In cases involving the government as employer, the analysis is under the Fourth Amendment. See, e.g., United States v. Simons, 206 F.3d 392, 398 & n. 8 (4th Cir.2000)(employee had no reasonable expectation of privacy in office computer and downloaded Internet files (including pornographic images) where employer had a policy allowing it to audit, inspect, and monitor employees’ Internet usage, including “all e-mail messages”). In Leventhal v. Knapek, 266 F.3d 64, 73–74 (2d Cir.2001), the Court applied the Asian Global Crossing factors and concluded that a state agency employee had a reasonable expectation of privacy in personal computer files stored on his work computer, where the agency (1) had no policy regarding the confidentiality of personal email or other electronically stored information maintained on agency computers; (2) “did not prohibit the mere storage of personal materials in [agency] computer[s]”; (3) did not have a “general practice of routinely conducting searches of office computers”; and (4) had not “placed [the employee] on notice that he should have no expectation of privacy in the contents of his office computer”); see also Haynes v. Office of the Attorney General, 298 F.Supp.2d 1154, 1161–62 (D.Kan.2003)(granting preliminary injunction based upon finding that employee had reasonable expectation of privacy in private computer files and personal email, despite computer screen warning that there shall be no expectation of privacy in using employer’s computer system, where employees were allowed to use computers for private communications, were advised that unauthorized access to user’s e-mail was prohibited, employees were given passwords to prevent access by others and no evidence was offered to show that the employer ever monitored private files or employee e-mails)

  1. Private Employers and State Law Tort Claims

In cases involving private employers, courts have sometimes based their analysis on a state law invasion of privacy claim (specifically, intrusion upon seclusion). See, e.g., Thygeson v. U.S. Bancorp, No. CV–03–467, 2004 WL 2066746, at *20 (D.Or. Sept. 15, 2004). A common law intrusion upon seclusion claim generally requires the plaintiff to prove “(1) an intentional intrusion, physical or otherwise, (2) upon the plaintiff’s solitude or seclusion or private affairs or concerns, (3) which would be highly offensive to a reasonable person.” Id. (dismissing state law invasion of privacy claim based upon the third factor, because no reasonable expectation of privacy in computer files and e-mail where employee handbook explicitly warned of employer’s right to monitor files and e-mail). In Thygeson, the employer accessed the website addresses that the employee visited, including his personal e-mail account, but not the actual content of the employee’s e-mails. The Court found that given that the Employee Handbook specifically warned employees that they were not to use their work computer for personal use and that the employer accessed only the addresses and not the content, the employer’s behavior was not “highly offensive to the reasonable person” as required by the tort.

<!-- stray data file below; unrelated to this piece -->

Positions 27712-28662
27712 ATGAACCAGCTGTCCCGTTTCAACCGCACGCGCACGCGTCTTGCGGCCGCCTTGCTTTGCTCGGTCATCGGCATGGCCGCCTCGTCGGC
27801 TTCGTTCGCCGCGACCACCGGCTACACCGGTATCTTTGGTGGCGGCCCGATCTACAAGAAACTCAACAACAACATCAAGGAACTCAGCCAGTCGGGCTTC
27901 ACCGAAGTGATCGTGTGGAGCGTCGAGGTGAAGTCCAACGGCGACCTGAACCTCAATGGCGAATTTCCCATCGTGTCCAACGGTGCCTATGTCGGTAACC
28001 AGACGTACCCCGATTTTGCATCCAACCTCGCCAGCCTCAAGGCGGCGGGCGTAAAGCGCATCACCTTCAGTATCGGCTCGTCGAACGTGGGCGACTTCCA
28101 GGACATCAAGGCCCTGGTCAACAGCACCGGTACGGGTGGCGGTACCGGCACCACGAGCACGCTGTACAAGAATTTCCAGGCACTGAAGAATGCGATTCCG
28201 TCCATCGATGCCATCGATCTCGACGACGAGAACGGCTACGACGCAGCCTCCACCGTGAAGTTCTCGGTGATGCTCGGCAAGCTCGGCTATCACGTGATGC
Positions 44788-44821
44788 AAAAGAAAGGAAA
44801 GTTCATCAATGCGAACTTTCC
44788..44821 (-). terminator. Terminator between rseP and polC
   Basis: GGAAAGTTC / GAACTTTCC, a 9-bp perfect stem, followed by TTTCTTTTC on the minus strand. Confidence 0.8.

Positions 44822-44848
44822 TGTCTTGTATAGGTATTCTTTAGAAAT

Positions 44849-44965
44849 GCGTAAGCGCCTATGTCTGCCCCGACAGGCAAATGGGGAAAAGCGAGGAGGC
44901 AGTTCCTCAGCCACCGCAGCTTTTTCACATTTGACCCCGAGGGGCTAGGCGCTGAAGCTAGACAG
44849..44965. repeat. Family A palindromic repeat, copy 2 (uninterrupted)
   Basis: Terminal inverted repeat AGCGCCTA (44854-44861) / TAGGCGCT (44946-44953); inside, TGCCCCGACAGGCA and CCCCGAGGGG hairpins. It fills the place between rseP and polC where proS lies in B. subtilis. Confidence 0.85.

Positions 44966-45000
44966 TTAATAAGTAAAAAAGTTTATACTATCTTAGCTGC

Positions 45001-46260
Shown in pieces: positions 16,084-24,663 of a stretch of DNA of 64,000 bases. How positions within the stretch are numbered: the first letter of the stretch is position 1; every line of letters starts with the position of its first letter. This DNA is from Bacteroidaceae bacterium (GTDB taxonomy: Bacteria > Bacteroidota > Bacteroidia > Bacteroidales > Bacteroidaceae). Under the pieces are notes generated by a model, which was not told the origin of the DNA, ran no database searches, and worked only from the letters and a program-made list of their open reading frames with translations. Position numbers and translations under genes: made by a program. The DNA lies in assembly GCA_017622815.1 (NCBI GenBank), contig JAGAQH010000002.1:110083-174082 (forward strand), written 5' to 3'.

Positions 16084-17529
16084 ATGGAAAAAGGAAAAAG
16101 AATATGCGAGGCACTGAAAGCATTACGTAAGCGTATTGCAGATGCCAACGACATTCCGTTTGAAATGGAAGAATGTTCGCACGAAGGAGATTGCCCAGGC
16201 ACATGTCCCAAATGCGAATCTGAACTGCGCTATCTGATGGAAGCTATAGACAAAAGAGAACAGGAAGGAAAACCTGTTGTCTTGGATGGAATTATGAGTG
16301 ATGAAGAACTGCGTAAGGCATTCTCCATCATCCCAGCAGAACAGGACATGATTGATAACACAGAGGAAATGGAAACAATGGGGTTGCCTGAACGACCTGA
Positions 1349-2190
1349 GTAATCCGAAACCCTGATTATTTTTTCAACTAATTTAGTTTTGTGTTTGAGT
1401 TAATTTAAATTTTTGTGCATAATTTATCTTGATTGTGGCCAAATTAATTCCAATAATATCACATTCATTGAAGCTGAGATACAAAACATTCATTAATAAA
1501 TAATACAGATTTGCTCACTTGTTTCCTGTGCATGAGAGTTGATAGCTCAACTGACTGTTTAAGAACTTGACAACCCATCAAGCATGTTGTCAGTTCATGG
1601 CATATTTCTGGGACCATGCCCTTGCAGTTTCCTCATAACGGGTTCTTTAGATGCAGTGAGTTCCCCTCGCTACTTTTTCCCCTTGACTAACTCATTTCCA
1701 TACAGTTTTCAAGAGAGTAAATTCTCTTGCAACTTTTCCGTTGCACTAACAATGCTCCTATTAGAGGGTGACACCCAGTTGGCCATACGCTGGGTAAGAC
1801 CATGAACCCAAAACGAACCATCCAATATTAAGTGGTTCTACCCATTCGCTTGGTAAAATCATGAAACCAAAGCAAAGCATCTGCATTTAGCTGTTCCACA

The Thygeson Court specifically distinguished Fischer v. Mt. Olive Lutheran Church, 207 F. Supp.2d 914 (W.D.Wis.2002), on the basis that the employer in that case actually accessed the content of the employees’ personal emails on his personal Hotmail account that he had used while at the work. In Fischer, the Court held that it was a question of fact whether the employee had a reasonable expectation of privacy in the content of his personal emails. However, in Fischer, there was no discussion of employer-policies prohibiting personal e-mail use at work or regarding computer inspection.

In Miller v. Blattner, 676 F.Supp.2d 485, 497 (E.D.La.2009), the Court held that a plaintiff had no expectation of privacy in his personal emails where the company had an express policy providing that all emails, personal or professional, that were contained on company computers were the property of the company.

  1. Private Employers and The Stored Communications Act

In some cases involving private employers (including Fischer), courts have analyzed whether employer access to employee computer files and emails violates The Stored Communications Act, 18 U.S.C. § 2701, et seq. See Fischer, 207 F. Supp.2d at 924 (denying employer’s Summary Judgment as to claim under Stored Communications Act where employer accessed employee’s Hotmail Account, that he had accessed at work, after guessing at his password); Pure Power Boot Camp v. Warrior Fitness Boot Camp, 587 F. Supp. 2d 548 (S.D.N.Y. 2008) (see summary below).

The Stored Communications Act is a part of the Wiretap Act and it is a violation for anyone who “intentionally accesses without authorization a facility through which an electronic communication service is provided … and thereby obtains . . . access to a wire or electronic communication while it is in electronic storage in such system” violates the act. 18 U.S.C. § 2701(a). “Electronic storage” is defined as: